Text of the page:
Lyn Ulbricht is tweeting her son's thoughts from prison as she appeals for a presidential pardon. PHOTO CREDIT: Lyn Ulbricht

“I don’t think that Ross has it, no,” said Moroz. “There appear to have been multiple DPRs [Dread Pirate Roberts’] so I don’t think he has it.”  

The continuing clouds over Mt. Gox

The Mystery Archive authors argue that at least some of the 444,000 Bitcoin could have been stored by Ulbricht on the now defunct Mt. Gox crypto exchange. 

The exchange, which launched in 2010 in Tokyo—a year before Silk Road was born—was responsible for over 70% of worldwide Bitcoin transactions by 2013. Over the years, investigators have demonstrated that a substantial quantity of Silk Road Bitcoin could have ended up on the exchange

But in a hack that’s gone down in history, more than 650,000 Bitcoin administered by Mt Gox was stolen in February 2014.

Eileen Ormsby, one of the world's leading experts on the dark web, is the author of the book, “Silk Road,” the first in-depth expose of the black markets that operate on the dark web.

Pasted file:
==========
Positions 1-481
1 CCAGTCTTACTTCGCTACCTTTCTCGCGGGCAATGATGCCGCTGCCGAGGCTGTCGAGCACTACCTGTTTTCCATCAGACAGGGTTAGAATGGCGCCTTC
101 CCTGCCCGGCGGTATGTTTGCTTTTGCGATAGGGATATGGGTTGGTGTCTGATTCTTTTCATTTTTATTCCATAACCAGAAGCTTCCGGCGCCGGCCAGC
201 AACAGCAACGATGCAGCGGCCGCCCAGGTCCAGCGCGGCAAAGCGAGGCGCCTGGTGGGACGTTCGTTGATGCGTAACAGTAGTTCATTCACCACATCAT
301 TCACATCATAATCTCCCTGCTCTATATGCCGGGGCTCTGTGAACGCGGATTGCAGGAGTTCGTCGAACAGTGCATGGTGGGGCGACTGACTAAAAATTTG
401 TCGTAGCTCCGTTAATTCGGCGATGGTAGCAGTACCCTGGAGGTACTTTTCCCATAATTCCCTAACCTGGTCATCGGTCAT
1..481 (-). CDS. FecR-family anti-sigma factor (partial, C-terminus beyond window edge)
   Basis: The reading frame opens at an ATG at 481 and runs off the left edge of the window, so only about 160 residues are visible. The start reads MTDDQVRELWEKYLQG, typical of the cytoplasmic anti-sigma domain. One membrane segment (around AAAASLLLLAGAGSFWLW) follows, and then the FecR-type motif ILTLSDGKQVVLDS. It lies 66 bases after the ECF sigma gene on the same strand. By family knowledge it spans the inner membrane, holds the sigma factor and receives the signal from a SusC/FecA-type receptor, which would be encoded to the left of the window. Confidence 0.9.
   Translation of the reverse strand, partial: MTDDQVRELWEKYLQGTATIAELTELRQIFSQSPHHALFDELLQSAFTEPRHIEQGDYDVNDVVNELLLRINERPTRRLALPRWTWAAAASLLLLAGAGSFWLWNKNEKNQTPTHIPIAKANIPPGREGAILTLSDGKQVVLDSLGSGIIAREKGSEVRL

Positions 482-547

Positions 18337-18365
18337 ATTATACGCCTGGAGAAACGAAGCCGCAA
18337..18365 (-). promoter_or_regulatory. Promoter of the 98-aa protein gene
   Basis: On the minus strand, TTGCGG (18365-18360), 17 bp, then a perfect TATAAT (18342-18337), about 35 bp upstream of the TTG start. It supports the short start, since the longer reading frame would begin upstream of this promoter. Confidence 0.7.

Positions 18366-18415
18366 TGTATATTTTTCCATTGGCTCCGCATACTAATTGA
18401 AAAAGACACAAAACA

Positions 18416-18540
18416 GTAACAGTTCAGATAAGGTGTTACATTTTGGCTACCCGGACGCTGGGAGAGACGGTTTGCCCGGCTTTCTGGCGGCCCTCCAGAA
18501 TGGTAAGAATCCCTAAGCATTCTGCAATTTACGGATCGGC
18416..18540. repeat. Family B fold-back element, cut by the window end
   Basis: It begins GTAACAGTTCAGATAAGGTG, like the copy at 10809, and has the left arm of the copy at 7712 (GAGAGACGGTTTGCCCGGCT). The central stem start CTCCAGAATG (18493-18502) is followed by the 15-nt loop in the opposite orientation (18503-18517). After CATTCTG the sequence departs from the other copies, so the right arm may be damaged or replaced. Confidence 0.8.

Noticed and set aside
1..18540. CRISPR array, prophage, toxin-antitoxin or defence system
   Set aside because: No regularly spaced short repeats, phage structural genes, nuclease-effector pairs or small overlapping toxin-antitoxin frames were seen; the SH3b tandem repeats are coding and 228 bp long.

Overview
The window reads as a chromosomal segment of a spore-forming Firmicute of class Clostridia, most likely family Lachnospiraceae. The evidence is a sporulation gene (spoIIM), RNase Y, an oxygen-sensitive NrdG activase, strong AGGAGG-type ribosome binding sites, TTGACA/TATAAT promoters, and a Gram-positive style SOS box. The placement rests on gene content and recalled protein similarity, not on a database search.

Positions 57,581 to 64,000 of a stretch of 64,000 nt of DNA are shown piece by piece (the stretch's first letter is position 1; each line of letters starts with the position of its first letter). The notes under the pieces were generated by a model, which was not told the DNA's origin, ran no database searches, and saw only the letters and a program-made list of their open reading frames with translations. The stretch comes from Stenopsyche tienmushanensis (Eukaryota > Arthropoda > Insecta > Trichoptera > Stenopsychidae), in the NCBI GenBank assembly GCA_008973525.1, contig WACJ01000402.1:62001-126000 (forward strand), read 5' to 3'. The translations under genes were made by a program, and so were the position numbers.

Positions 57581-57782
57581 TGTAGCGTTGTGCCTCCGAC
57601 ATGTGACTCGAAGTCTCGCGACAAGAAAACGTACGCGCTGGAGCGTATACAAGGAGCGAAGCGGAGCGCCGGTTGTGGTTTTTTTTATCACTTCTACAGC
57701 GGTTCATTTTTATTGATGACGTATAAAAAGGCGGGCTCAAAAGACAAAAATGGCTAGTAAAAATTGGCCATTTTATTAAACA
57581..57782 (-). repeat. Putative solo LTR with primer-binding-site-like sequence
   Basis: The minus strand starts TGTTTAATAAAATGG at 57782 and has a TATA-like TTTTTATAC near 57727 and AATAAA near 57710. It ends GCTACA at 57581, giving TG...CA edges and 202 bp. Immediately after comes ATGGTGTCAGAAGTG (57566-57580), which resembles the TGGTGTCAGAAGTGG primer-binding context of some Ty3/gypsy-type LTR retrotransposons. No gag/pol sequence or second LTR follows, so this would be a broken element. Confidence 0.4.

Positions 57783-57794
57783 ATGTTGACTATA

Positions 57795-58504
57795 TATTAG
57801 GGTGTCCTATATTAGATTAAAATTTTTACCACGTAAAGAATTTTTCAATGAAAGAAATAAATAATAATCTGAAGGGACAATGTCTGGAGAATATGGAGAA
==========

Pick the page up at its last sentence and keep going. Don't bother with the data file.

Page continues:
“Yes, some [of the missing Silk Road Bitcoin] would have been part of the Mt Gox debacle,” she told Decrypt

But Ormsby said she believes the Mystery Archive researchers vastly overstated how much Bitcoin is missing: “I'm not convinced of the 444,000 number.” 

Mark Karpeles, who was CEO and owner of Mt. Gox at the time of the hack, controlled access to the Silk Road accounts. Karpeles was accused of embezzlement, but was recently found guilty of the lesser charge of record tampering, and received a suspended jail sentence in 2019 from a Tokyo court. 

He had helped the US authorities with their investigation into Silk Road, and was even, at one point, believed to be Dread Pirate Roberts. 

Federal cloak and dagger

The Mystery Archive researchers are not the only ones to claim that hundreds of thousands of Bitcoin may still be missing.

In 2015, news.Bitcoin.com published the story of “Variety Jones,” the pseudonym of Roger Clark, who allegedly mentored the Silk Road site.